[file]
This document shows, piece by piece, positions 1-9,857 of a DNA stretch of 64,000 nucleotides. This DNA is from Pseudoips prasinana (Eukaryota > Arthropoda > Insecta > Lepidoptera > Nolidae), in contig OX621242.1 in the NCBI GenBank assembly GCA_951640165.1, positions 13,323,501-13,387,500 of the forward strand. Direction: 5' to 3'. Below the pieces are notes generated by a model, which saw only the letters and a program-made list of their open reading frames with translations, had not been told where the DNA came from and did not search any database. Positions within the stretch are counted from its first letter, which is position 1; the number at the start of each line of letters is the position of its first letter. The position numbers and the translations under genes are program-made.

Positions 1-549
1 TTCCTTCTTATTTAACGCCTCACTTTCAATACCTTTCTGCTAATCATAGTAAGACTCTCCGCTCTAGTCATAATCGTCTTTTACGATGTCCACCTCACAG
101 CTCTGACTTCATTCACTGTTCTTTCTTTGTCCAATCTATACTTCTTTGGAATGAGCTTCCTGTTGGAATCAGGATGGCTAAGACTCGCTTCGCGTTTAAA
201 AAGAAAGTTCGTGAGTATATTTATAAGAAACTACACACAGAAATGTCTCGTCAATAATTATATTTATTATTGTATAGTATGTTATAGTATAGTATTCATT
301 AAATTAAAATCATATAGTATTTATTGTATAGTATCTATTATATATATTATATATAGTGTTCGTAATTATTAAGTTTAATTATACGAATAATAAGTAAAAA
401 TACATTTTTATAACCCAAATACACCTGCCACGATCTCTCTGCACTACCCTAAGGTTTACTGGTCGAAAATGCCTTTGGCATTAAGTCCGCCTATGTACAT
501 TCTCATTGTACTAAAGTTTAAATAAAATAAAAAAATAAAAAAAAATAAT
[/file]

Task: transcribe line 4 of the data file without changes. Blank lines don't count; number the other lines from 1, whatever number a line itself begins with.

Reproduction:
101 CTCTGACTTCATTCACTGTTCTTTCTTTGTCCAATCTATACTTCTTTGGAATGAGCTTCCTGTTGGAATCAGGATGGCTAAGACTCGCTTCGCGTTTAAA